Multiple sclerosis (MS) is an autoimmune/inflammatory disease that affects the brain, optic nerves and spinal cord (together called the central nervous system, CNS). It is an incurable, painful disease that affects 2.3 million people worldwide. Symptoms range from numbness and tingling to blindness and paralysis that progresses over time.
Traditionally, treatment for MS has been focused on symptom management through forms of immunosuppression. This is done using a combination of pharmaceutical drugs, plasmapheresis and deep brain stimulation. Here, we explore a cell-based technological solution that is a promising next step in MS treatment: stem cell therapies. First, let’s go over the basics of MS and cell-based treatments.
What is MS? What Causes It?
MS is characterized by T cell-activated mononuclear cell infiltration into the CNS and by an immune attack on the myelin protective sheath covering neuronal cell fibers. The resulting damage leads to a reduction or even a loss of function over time. The myelin sheath is an insulating layer surrounding nerve cells allows them to conduct neural impulses and it is this sheath that it the target of autoimmune damage. As the myelin is lost, the neurons lose their ability to conduct signals and overtime even the neurons themselves become damaged. While the disease starts with this neuroinflammation (called relapsing-remitting MS), as it progresses the immune cell involvement dies down and the disease at this point is characterized by neurodegeneration (called progressive MS), as large numbers of neurons are now stripped of their myelin. Currently, there are no treatments options available that reverse this neurodegeneration but stem cell therapy research offers potential options in the future (see oligodendrocyte precursor cell therapy research below).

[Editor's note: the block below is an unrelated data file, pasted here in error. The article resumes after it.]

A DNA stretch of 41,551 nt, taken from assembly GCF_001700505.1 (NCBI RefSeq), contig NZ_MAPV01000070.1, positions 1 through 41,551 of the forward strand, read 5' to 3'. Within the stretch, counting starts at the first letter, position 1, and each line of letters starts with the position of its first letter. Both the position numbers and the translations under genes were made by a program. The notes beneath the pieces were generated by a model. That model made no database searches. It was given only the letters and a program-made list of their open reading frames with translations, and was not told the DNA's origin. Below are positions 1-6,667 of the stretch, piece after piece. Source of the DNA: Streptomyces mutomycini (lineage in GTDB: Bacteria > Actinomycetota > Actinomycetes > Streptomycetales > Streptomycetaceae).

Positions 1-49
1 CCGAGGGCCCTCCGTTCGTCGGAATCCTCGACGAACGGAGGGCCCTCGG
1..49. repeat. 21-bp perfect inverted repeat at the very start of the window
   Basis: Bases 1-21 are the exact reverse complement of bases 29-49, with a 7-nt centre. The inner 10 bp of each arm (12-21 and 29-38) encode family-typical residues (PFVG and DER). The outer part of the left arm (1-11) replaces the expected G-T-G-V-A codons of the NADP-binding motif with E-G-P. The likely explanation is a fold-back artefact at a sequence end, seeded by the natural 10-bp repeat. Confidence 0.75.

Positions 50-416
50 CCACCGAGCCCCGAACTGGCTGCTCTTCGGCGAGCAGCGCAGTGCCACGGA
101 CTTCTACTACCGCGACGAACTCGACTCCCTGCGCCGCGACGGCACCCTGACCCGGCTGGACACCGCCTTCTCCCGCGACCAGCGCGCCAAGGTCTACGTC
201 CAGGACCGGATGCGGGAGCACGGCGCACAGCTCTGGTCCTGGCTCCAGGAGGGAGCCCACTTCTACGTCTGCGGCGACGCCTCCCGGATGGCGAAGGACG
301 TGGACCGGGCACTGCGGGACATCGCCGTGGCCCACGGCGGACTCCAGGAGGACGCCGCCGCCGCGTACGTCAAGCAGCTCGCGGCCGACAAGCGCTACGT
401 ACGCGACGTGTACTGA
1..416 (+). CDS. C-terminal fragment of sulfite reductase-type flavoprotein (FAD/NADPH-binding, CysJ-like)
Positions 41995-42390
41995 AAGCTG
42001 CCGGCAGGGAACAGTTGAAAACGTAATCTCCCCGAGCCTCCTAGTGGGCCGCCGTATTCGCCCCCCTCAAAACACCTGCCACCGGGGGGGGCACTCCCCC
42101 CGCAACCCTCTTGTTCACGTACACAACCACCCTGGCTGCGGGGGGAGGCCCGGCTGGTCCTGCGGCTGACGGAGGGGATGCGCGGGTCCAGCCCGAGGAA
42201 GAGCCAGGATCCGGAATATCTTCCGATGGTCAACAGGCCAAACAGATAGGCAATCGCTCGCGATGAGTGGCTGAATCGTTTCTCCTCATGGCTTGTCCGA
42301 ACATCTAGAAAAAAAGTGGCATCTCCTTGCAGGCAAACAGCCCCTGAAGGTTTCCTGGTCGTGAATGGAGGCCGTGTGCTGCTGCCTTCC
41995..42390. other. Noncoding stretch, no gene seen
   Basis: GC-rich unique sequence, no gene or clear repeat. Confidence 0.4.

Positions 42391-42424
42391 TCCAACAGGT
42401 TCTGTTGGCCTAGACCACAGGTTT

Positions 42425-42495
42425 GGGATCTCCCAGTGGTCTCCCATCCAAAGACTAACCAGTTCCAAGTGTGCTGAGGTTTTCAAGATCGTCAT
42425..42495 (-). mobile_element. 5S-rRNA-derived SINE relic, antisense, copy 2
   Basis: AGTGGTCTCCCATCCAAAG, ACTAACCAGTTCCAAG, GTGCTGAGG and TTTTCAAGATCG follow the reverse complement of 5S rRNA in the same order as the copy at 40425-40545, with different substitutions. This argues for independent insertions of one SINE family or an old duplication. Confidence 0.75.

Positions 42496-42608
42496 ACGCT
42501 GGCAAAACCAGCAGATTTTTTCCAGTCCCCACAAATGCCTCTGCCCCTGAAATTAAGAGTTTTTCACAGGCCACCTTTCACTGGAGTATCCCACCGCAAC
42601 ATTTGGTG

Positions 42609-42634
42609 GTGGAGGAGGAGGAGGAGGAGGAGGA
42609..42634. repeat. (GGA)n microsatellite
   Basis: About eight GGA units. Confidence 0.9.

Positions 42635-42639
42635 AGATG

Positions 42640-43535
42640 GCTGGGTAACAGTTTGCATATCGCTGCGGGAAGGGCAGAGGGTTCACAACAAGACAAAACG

It is not known what causes MS but there are genetic dispositions and perhaps an environmental effect may also play a part. Currently, there is no cure but there are treatment options that can help to manage the disease symptoms and promote remission and recovery from attacks during the relapse-remission stage.
What are Cell-Based Therapies?
“Cell-based therapies” are the transplantation, delivery or stimulation of cells in the hope of positively affecting nervous system repair and dampening autoimmune responses. Such therapies include somatic cell, dendritic cell and T cell-based treatments. While some cell-based therapies are in clinical use for other diseases like cancer, they are relatively new and so there is still a long way to go. In this article, we’ll focus on some of the stem cell therapies currently being evaluated as MS interventions: hematopoietic stem cells, mesenchymal stem cells and oligodendrocyte precursor cells. Thus far, none of these therapies are freely available for routine clinical use but are mainly restricted to clinical trials, animal studies and cell studies.